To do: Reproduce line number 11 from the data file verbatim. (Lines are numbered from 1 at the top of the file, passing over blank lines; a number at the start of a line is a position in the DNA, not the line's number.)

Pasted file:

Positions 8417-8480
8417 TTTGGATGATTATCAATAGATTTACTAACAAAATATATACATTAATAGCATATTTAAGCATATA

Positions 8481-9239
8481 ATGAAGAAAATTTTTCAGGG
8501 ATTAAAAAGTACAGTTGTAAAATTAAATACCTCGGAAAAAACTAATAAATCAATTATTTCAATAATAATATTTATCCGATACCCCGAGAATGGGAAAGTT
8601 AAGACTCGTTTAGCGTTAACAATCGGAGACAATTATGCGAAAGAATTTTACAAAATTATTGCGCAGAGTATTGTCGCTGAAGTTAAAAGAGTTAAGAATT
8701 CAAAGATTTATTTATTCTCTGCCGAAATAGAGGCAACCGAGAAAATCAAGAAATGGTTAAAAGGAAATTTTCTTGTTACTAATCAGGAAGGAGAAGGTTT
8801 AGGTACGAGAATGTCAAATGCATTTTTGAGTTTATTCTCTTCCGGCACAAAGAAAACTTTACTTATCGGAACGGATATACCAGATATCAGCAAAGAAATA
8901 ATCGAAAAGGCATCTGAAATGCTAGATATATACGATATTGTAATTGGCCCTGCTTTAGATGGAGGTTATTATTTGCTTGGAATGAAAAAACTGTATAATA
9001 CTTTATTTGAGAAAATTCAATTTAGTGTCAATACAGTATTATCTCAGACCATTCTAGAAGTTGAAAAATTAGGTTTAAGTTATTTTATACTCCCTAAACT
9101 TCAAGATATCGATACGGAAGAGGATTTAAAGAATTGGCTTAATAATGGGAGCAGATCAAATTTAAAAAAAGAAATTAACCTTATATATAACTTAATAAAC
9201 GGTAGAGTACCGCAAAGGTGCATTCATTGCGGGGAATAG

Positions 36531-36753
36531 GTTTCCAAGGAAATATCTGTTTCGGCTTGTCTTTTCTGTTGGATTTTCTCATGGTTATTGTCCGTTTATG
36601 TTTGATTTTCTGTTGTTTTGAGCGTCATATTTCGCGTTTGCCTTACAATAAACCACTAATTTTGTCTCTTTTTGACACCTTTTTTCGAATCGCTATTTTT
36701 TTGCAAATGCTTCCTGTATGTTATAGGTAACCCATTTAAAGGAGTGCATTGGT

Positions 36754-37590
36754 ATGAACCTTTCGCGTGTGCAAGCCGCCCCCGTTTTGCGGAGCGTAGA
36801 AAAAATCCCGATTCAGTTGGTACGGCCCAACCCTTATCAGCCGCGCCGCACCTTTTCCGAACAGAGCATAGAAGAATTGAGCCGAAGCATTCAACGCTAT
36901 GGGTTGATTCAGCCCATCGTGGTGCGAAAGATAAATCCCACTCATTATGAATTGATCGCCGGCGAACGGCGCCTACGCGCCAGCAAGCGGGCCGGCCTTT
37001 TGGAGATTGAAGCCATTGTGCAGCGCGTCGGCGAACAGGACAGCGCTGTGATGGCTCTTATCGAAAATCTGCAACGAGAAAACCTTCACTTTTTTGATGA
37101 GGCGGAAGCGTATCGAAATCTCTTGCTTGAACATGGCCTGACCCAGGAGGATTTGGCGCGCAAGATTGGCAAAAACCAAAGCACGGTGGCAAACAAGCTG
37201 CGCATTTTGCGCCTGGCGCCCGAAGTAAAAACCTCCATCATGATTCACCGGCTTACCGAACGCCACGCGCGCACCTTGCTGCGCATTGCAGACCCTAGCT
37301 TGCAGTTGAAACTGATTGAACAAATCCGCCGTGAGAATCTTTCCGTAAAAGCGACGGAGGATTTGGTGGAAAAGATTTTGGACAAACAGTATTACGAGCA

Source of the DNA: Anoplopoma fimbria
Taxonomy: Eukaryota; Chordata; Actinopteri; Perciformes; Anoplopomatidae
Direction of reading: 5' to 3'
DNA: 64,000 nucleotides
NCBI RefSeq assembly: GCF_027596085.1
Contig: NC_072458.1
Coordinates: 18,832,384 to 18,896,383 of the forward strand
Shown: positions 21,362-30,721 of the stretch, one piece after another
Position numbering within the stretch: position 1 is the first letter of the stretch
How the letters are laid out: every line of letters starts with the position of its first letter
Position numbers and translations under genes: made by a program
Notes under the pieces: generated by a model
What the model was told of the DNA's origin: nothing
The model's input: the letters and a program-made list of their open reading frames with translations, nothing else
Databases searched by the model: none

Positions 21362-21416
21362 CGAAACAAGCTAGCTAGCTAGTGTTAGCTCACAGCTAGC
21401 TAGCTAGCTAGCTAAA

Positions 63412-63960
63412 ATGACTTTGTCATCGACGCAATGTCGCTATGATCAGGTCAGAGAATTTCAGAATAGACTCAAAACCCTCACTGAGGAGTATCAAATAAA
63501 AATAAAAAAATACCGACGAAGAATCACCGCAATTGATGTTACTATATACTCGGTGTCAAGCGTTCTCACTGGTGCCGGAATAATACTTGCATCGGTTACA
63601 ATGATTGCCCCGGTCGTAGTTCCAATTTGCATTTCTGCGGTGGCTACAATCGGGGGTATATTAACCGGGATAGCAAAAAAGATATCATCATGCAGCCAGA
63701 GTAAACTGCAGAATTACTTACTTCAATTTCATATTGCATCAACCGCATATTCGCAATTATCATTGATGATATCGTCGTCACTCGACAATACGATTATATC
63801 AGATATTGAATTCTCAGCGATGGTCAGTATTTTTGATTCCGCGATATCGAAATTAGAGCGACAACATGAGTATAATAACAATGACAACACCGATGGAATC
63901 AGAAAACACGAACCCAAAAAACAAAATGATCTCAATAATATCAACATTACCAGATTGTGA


9101 TCAAGATATCGATACGGAAGAGGATTTAAAGAATTGGCTTAATAATGGGAGCAGATCAAATTTAAAAAAAGAAATTAACCTTATATATAACTTAATAAAC